“WE ACCEPT we need to be better and I’m glad Ofsted agree that we’ve got the foundations in place to achieve this.”
Those are the words of Solihull Council leader Bob Sleigh following an Ofsted report on the borough’s children’s services which rated the authority as ‘requiring improvement’.
The report marked the council in three key areas – children achieving permanence, leadership management and governance and children who need help and protection.
Despite singing praise for the adoption services in Solihull, Ofsted inspectors found fault with the other areas of the services – including an insufficient supply of foster families, delayed cases and unclear plans put in place for children in care.
The report outlined a number of vulnerable children are all too often pushed from pillar to post and put in contact with a long-list of social workers.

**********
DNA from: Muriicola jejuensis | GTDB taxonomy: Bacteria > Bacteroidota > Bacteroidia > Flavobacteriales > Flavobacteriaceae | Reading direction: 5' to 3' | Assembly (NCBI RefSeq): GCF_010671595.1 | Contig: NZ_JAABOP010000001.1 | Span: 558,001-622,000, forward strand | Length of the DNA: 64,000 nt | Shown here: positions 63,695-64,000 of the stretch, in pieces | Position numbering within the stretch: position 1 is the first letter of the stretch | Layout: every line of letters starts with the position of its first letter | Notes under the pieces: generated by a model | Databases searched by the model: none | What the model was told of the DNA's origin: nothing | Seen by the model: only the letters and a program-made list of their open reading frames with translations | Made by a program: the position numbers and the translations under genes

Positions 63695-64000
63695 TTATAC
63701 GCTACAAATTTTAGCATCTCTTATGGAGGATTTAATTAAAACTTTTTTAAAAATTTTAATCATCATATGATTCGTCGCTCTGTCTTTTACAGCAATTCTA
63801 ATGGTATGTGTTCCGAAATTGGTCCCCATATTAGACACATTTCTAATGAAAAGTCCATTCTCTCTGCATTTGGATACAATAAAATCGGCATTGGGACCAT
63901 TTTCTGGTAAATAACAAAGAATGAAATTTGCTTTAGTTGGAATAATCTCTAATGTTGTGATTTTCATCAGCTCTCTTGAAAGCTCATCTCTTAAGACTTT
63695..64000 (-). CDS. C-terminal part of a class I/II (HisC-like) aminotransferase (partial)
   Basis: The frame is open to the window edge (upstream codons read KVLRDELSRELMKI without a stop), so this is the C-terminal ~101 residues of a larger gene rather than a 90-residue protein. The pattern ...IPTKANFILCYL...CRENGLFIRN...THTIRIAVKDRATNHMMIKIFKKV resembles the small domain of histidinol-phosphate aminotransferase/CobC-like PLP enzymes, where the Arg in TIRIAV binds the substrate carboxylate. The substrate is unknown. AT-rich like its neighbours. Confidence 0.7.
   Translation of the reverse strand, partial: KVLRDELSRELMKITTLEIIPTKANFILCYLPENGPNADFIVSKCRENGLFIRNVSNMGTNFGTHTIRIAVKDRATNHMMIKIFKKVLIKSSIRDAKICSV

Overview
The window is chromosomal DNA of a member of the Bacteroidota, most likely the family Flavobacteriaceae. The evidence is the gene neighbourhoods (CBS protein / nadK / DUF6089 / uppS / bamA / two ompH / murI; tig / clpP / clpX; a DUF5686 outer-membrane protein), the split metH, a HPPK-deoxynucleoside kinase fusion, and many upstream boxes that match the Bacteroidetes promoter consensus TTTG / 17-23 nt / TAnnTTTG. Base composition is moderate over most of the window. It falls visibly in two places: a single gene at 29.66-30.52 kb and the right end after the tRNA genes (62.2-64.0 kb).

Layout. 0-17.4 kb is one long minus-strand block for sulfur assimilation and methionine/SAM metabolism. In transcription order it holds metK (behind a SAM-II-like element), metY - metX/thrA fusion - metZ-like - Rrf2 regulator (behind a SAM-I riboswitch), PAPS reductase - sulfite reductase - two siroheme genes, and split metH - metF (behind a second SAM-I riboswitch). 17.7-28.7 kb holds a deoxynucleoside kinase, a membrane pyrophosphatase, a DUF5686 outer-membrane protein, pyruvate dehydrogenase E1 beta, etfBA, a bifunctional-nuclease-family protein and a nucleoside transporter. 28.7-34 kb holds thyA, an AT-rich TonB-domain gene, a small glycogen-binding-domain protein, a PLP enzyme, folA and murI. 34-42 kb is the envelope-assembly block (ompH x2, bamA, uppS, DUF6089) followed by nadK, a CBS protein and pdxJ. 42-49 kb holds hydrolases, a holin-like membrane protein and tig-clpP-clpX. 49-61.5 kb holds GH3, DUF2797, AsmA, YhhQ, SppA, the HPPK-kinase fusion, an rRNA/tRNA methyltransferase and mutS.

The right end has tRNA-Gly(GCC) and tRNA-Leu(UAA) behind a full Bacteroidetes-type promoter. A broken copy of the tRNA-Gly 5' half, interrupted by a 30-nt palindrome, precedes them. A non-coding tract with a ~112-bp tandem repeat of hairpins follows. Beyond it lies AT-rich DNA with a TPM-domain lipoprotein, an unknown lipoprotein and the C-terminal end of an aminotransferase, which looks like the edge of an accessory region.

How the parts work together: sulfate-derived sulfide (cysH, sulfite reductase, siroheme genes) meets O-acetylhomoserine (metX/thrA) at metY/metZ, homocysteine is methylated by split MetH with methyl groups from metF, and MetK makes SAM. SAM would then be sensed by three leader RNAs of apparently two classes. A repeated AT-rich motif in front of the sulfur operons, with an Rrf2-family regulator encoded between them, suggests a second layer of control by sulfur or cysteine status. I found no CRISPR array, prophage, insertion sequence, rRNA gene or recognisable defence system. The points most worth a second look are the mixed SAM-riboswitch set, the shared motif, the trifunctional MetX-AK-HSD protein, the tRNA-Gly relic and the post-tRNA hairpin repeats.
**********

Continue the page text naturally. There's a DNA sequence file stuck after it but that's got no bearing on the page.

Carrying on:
The inspectors also found issues with the way the individual cases are dealt with and the lack of urgency to deal with problems quickly.
They did, however, find that vulnerable children, young people and families are safe and are being supported.
The Council welcomed the report as a means of helping Children’s Services improve and ensure there is greater consistency across the service as a whole.
Coun Sleigh added: “We are glad that Ofsted has recognised that our vulnerable children, young people and families are safe and are being supported.
“Our focus over the coming weeks and months will be to address the weaknesses they have identified.
Leader of the Green Party, Coun James Burn said the report shows there is some great work going on in Solihull, but more needs to be done.
He added: “We need to develop a greater sense of urgency and stop vulnerable children getting lost in the system.
“We also need to free social workers up to move away from ticking boxes so they can focus on doing the things that make children’s lives better.”
“However, good progress is being made and the report highlighted a number of positive changes since the care services were restructured last year.”